Taking the instructions as a whole, the effect of the court's instruction numbered 8 was to tell the jury that by driving upon the left side of the highway the appellant was guilty of negligence as a matter of law; that therefore, in order for appellee to recover, he need only prove that the injury was the proximate result of his being struck by the appellant while the latter was driving upon the left side of the highway.

*64 The law, on the subject of negligence per se has recently been stated by the Honorable Floyd S. Draper of the Indiana Supreme Court in the case of Larkins v. Kohlmeyer (1951), 229 Ind. 391, 98 N.E.2d 896, at page 400, as follows:

"Thus it may be said that where one has violated the provisions of a statute or ordinance in the operation of an automobile on a public highway, he is guilty of negligence as a matter of law unless the evidence discloses that compliance was impossible or non-compliance excusable because of circumstances resulting from causes or things beyond his control, and in no way produced by his own negligence, or his conduct comes within an excuse or exception specifically provided in the statute itself. It follows that whether conduct violative of the provisions of the statute is negligent conduct may sometimes be a question for the jury to determine. When there is evidence that a statute governing the operation of motor vehicles has been violated under circumstances mentioned in the rule above stated, such violation becomes, in effect, nothing more than prima facie evidence of negligence, subject to being overcome by proof to the contrary, and the jury should be so instructed." (Our italics.) See also Kempf v. Himsel (1951), 121 Ind. App. 488, 98 N.E.2d 200 and Northern Indiana Transit v. Burk (1950), 228 Ind. 162, 89 N.E.2d 905.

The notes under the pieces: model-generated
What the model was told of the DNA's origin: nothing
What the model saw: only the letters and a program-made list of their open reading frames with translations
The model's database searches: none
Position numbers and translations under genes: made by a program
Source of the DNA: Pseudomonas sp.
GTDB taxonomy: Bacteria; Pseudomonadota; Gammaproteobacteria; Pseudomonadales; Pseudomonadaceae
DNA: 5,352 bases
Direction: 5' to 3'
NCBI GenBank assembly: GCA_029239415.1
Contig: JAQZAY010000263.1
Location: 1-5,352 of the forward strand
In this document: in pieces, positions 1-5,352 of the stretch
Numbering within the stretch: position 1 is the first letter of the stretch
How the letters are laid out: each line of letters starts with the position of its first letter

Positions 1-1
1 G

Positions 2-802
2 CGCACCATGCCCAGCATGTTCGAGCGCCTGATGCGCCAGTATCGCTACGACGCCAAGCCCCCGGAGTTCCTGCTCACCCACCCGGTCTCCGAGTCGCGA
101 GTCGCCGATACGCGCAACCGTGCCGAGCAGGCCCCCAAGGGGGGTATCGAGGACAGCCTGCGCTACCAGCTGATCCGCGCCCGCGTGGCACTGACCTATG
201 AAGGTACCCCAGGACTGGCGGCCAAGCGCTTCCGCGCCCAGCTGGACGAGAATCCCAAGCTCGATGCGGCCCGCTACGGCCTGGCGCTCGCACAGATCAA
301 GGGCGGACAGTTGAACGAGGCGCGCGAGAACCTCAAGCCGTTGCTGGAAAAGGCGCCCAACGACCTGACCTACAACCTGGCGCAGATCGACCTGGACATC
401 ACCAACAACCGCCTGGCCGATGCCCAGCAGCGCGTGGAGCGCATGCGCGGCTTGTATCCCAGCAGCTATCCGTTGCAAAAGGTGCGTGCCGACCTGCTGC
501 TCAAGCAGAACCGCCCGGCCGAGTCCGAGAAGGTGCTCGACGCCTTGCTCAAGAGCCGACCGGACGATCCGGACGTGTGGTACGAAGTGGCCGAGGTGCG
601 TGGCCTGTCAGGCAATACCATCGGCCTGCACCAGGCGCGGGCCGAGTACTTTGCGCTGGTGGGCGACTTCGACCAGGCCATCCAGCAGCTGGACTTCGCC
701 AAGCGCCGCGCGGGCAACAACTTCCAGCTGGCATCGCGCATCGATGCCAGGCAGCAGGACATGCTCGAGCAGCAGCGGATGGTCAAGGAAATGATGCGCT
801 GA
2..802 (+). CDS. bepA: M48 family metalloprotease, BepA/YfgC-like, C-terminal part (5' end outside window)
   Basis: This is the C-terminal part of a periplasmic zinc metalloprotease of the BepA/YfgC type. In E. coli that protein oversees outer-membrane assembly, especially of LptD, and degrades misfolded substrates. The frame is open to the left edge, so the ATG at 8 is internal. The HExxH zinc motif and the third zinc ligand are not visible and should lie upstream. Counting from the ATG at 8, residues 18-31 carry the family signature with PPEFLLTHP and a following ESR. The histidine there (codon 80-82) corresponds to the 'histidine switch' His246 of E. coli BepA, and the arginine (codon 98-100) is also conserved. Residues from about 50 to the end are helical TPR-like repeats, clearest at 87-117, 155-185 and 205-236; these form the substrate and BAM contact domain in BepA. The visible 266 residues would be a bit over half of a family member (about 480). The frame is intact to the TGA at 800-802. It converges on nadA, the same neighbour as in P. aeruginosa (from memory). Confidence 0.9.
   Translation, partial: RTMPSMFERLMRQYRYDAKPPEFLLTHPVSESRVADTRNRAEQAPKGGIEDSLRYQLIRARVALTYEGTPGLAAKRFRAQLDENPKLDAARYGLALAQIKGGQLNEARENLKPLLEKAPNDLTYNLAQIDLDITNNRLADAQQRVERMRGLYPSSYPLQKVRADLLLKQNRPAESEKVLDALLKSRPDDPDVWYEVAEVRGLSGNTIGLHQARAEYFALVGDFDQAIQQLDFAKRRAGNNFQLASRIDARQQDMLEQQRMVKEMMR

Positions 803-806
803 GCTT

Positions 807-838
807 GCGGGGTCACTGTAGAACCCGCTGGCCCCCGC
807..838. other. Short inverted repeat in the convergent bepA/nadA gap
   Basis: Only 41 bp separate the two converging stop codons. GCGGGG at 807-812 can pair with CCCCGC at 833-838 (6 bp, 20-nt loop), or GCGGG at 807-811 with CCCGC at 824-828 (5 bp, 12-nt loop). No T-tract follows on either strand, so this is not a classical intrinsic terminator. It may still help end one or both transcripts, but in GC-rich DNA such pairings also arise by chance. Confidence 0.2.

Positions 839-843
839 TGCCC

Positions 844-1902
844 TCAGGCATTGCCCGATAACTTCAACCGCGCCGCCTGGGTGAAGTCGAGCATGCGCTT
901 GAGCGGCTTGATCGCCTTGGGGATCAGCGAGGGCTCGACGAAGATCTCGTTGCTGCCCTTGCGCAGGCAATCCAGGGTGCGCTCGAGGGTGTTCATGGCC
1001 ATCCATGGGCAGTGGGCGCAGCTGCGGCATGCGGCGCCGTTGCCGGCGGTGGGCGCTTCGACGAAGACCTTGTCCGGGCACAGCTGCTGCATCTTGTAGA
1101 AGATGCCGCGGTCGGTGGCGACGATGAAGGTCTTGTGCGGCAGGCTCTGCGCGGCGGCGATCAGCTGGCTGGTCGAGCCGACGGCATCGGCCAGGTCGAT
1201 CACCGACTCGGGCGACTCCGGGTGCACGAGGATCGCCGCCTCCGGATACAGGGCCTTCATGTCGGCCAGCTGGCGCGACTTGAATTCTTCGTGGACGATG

Appellant was confronted with the following circumstances: Two trucks were parked on the right side of the street at an unspecified distance from the curb. This fact alone made it necessary that part of his car be driven on the left side of the street if he were to use the street at all. This presented a "circumstance ... beyond his control."

Appellant was also confronted with the possibility that persons might open the doors and alight from the left (driver's) side of said trucks into the center of *65 the street, and that there were no persons in the street, nor vehicles approaching from the opposite direction, which would occupy the left side of the street.

Other circumstances with which appellant was confronted were the fact that small children were playing at or near the curb on each side of the street; that appellant's view of the child at the south curb was obstructed as he approached the parked trucks; that this child (the appellant at the age of three years) "hurried" into the street from between said two parked trucks on the right side of the street, directly into the path of appellant's automobile.

Under the above circumstances, appellant's "excuse for non-compliance" with the statute was a necessary and proper matter for the jury to determine. As stated in the case of Larkins v. Kohlmeyer, supra, violation of the statute could be "nothing more than prima facie evidence of negligence, subject to being overcome by proof to the contrary and the jury should be so instructed." Failure to instruct the jury was error.

Appellant also objected to the instruction because the issue of driving on the left side of the highway was not an allegation of negligence in appellee's complaint. Inasmuch as this error will probably not reoccur on retrial, we will not consider either the error nor the sufficiency of appellant's argument relative thereto.

Judgment reversed, with instructions for the trial court to grant appellant's motion for new trial.

NOTE. Reported in 102 N.E.2d 519.